Kepler-186f could be 'Earth's cousin,' say astronomers

Kepler-186f, a planet located about 490 light-years away, is the first Earth-sized planet to be detected inside its star's habitable zone.

By , SPACE.com

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    This artist illustration shows the planet Kepler-186f, the first Earth-size alien planet discovered in the habitable zone of its star.
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The search for alien life just took a big leap forward.

Astronomers announced today (April 17) that they have found the first "Earth cousin" — a rocky world roughtly the size of Earth called Kepler-186f that may be capable of supporting life as we know it. The discovery further bolsters the emerging view that Earth is not such a unique place, and that habitable environments may be widespread throughout the galaxy, experts said.

"This discovery establishes that Earth-size planets can and do exist in the habitable zones of other stars," Douglas Hudgins, exoplanet exploration program scientist at NASA's Astrophysics Division, told reporters today. (The "habitable zone" is the range of distances from a star in which liquid water could exist on a world's surface.) [New Earth-Size Planet Could Have Water (Video)]

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Kepler-186f is an Earth cousin rather than an Earth twin because it orbits a red dwarf (also known as an M dwarf), a type of star much smaller and dimmer than Earth's own sun. The newfound exoplanet is probably one of many Earth cousins out there, researchers said.

"There are 100 billion stars in our galaxy, and seven out of every 10 of them are M dwarfs," said Kepler-186f discovery team member Thomas Barclay, of the Bay Area Environmental Research Institute at NASA's Ames Research Center in Moffet Field, Calif. "This means that most Earth-size planets in the habitable zone will be around M dwarfs, simply because most stars are M dwarfs."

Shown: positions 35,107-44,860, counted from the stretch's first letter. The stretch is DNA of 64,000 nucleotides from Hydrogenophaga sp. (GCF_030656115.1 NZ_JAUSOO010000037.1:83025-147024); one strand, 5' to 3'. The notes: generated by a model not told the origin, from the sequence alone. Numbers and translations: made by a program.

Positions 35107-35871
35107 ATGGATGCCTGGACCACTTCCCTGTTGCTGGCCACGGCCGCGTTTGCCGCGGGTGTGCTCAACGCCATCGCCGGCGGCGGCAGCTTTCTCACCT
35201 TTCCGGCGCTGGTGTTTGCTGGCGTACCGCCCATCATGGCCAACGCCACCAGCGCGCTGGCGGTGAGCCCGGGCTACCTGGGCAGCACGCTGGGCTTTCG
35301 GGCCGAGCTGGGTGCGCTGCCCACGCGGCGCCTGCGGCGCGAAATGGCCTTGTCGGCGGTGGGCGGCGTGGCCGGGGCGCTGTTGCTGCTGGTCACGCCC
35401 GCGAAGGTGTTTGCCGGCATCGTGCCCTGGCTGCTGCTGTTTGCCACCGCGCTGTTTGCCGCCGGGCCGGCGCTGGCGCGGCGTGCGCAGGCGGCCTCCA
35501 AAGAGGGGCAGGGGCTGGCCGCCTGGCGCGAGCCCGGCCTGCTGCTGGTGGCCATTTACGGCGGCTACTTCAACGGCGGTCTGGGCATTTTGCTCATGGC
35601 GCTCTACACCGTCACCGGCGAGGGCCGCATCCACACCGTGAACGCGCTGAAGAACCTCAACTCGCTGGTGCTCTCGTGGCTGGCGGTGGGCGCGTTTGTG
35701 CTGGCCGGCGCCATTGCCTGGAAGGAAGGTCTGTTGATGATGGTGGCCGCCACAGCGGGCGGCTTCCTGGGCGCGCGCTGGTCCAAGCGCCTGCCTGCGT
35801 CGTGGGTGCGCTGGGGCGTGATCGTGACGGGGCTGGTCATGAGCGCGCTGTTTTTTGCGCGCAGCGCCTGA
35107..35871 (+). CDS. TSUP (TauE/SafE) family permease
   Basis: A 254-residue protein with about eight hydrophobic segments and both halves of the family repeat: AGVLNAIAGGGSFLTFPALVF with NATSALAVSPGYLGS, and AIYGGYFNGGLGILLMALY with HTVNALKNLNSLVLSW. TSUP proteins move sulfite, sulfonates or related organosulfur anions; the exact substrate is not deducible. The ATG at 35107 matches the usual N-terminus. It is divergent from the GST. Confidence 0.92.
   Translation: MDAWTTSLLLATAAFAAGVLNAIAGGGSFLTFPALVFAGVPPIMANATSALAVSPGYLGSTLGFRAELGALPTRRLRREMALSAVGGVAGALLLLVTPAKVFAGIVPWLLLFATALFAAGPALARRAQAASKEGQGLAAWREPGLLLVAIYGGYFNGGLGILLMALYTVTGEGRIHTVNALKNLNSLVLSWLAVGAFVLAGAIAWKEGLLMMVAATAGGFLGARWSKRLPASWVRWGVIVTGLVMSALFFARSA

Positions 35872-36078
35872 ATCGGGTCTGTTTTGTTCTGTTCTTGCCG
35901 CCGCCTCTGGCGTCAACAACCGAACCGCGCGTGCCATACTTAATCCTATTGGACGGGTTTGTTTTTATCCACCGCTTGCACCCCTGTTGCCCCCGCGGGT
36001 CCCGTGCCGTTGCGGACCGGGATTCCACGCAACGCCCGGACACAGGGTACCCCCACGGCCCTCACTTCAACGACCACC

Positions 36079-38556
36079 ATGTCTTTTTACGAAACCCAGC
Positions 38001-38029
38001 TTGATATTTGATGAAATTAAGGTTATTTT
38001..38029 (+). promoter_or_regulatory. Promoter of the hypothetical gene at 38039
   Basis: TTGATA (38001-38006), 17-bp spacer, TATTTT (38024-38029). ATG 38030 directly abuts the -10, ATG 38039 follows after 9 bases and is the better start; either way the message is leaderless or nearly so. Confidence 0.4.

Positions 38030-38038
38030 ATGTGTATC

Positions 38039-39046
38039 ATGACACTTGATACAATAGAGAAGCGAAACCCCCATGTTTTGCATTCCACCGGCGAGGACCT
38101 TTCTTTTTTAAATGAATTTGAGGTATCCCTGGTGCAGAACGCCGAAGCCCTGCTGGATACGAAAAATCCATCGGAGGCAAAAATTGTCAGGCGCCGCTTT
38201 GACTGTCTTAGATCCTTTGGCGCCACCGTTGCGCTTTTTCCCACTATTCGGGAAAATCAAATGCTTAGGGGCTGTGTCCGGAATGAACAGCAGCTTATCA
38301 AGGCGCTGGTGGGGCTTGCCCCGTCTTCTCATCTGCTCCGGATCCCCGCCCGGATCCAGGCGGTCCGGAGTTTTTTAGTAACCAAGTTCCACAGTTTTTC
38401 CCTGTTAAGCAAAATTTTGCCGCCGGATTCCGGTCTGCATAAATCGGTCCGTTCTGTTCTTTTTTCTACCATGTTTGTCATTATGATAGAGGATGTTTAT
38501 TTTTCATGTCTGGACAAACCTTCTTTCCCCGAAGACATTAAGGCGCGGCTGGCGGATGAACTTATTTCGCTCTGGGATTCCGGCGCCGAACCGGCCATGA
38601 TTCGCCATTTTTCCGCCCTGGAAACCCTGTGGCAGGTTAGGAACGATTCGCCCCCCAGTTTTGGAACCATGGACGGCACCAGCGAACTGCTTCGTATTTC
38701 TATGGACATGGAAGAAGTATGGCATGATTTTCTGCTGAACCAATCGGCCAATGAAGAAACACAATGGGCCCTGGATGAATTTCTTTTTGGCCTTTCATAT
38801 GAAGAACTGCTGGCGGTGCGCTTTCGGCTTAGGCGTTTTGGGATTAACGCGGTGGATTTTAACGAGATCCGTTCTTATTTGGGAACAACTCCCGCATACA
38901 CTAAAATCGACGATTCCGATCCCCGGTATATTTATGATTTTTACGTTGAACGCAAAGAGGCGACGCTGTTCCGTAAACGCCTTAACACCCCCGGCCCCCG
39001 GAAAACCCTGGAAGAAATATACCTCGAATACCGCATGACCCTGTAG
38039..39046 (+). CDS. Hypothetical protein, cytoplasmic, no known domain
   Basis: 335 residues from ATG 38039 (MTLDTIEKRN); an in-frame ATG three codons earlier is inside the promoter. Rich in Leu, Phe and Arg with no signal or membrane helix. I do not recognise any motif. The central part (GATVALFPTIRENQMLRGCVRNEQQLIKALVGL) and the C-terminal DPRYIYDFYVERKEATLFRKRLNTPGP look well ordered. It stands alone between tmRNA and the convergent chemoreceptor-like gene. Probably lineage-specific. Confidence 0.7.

While M dwarfs are quite different than the sun, there's no reason to think that their relatively faint, reddish light could not sustain ecosystems on orbiting worlds, researchers said.

"Kepler-186f still likely receives about one-sixth of the light at wavelengths that plants use for photosynthesis," said Victoria Meadows of the University of Washington. "There are Earth plants that would be quite happy with that."

Because red dwarfs are so dim, their habitable zones lie relatively close in, presenting some potential roadblocks to the emergence or persistence of life.

For example, some possibly habitable M dwarf planets may be tidally locked, showing the same face to their host stars at all times, just as the moon does to Earth. Researchers had previously thought tidal locking would make a planet inhospitable to life, as such a world would have one scorching-hot hemisphere and another freezing cold hemisphere. But more-recent modeling work suggests that air or water currents could transport heat around such planets, evening out their temperatures.

Lying in close proximity to a star also raises a planet's exposure to powerful flares and other star eruptions, which could be damaging to life. But that's not a major problem for all M-dwarf worlds.

"Kepler-186f orbits an older and quieter M dwarf," Meadows said. "It still has flares, but not giant flares, and not a lot of them — a bit like our sun."

In short, rocky planets circling the most common stars in the galaxy may be havens for life.

"There is no good reason at the moment why M dwarf planets could not be habitable," Meadows said.

Astronomers will be hard-pressed to learn much more about Kepler-186f. At 490 light-years away, the planet is too distant for detailed characterization with powerful tools like NASA's $8.8 billion James Webb Space Telescope (JWST), which is scheduled to launch in 2018.

But another NASA mission, called the Transiting Exoplanet Survey Satellite (TESS), should find lots of good follow-up targets after blasting off in 2017. TESS will hunt for planets within 100 light-years of Earth — close enough for JWST to scan their atmospheres for oxygen, methane and other gases that living organisms may have produced.

"Today's result only makes the prospects for future TESS discoveries all the more exciting," Hudgins said.

Follow Mike Wall on Twitter @michaeldwall and Google+. Follow us @SpacedotcomFacebook or Google+. Originally published on Space.com.

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